Social encounter with a novel partner in adolescent rats: Activation of the central endocannabinoid system

Cinzia Rapino, Antonio Caprioli, Franco Borsini, Mauro Maccarrone, Giovanni Laviola

Research output: Contribution to journalArticlepeer-review


The endocannabinoid system is critically involved in the modulation of affect, motivation, and emotion. Here, we investigated the hypothesis that changes in the content of endocannabinoid levels might underlie adaptation to positive social conditions during adolescence. To this aim, separate pairs of adolescent (postnatal days 32-35) male Wistar rats were allowed to interact in a neutral cage under two different testing conditions, i.e. familiar (FAM) and non-familiar (NFAM) social partners. We found that adolescent rats that encountered a NFAM partner spent significantly more time Sniffing and Following the companion than subjects exposed to a FAM partner, whereas no changes in levels of rough-and-tumble play were observed. Notably, the NFAM social encounter significantly increased striatal anandamide (AEA) levels compared to both non-social controls and animals that encountered a FAM partner. Changes in AEA levels appeared to be region-specific, since no changes were observed in the other brain regions analysed, neither were they observed in the activity of the AEA-hydrolase (FAAH) nor in the content of the other major endocannabinoid 2-arachidonylglycerol. In addition, animals that encountered a NFAM partner tended to explore less extensively the illuminated compartment of the light-dark box when compared to animals that had previously encountered a FAM companion. In conclusion, striatal AEA levels seem to participate in the emotional arousal resulting from a NFAM social encounter in adolescent rats, and to be particularly important for coping response to novel social contexts.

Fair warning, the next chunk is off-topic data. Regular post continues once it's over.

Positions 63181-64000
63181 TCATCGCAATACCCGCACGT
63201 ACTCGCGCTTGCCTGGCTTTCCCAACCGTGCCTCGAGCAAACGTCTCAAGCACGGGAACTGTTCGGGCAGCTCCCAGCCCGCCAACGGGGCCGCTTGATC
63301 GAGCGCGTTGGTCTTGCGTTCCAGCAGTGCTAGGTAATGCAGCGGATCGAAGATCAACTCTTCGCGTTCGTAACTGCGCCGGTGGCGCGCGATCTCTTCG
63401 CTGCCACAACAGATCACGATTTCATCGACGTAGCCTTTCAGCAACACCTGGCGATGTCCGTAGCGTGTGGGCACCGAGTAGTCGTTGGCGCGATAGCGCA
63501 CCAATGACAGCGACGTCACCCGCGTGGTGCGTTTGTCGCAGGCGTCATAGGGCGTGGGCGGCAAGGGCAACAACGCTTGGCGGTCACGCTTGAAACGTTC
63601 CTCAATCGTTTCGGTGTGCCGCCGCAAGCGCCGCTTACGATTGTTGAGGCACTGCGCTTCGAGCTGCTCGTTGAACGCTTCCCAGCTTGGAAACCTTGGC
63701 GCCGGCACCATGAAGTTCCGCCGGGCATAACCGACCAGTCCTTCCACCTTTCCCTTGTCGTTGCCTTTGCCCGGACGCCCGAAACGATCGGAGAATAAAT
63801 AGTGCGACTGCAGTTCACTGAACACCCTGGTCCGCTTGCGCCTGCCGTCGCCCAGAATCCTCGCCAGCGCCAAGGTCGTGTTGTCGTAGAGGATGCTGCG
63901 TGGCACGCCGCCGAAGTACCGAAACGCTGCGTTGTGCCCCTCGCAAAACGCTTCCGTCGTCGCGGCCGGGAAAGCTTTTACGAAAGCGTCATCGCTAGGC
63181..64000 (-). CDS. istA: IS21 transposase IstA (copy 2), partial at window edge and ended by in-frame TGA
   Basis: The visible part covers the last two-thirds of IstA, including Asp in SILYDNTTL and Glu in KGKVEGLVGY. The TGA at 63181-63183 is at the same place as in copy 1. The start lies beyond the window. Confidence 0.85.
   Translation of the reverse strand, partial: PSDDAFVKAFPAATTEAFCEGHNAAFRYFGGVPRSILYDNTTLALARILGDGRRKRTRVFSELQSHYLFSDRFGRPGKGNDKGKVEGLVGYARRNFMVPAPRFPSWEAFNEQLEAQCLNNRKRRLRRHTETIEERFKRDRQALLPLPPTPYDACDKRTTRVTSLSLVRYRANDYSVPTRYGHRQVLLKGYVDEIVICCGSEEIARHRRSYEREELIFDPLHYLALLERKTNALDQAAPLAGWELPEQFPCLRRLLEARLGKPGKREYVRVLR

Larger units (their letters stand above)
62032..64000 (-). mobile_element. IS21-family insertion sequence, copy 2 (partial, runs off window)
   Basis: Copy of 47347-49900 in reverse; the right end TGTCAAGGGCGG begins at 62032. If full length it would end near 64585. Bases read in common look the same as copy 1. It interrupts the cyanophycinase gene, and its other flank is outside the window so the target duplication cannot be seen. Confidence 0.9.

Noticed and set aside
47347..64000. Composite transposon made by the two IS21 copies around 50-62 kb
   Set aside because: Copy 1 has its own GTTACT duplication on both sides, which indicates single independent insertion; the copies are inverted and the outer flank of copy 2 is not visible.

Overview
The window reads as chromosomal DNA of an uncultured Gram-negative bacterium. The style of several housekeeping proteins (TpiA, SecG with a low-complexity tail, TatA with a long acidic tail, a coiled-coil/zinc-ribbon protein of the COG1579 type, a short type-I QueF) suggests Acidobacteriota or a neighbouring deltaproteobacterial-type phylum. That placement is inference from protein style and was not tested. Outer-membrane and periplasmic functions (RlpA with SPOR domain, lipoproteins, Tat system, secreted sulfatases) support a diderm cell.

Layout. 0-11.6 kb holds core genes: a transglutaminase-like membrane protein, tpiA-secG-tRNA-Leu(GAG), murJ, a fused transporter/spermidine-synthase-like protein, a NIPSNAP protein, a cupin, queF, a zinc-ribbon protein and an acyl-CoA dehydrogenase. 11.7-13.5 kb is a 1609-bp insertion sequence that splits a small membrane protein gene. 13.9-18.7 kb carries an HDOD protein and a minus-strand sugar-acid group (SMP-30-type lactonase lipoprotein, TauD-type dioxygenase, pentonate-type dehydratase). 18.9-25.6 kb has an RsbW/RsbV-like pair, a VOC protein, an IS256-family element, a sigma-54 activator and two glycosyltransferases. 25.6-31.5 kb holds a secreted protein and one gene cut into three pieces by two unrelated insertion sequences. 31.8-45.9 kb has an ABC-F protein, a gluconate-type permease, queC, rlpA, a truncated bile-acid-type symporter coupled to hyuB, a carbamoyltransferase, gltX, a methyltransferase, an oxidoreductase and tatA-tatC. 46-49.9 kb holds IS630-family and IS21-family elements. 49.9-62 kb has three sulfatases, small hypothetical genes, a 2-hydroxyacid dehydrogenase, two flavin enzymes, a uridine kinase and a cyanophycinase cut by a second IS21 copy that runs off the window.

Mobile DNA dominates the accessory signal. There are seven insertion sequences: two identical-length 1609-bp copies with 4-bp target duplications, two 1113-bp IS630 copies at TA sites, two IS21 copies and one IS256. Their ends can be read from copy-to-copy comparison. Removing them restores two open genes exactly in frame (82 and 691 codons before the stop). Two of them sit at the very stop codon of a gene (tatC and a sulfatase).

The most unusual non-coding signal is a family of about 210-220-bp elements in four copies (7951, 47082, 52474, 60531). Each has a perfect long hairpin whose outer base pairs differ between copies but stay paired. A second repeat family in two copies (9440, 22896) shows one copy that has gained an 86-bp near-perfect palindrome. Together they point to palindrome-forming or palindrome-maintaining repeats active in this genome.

Original languageEnglish
Pages (from-to)140-145
Number of pages6
JournalBehavioural Brain Research
Issue number1
Publication statusPublished - Jun 20 2011


  • Adolescence
  • Anandamide
  • Endocannabinoids
  • Metabolism
  • Rat
  • Social behaviour

ASJC Scopus subject areas

  • Behavioral Neuroscience


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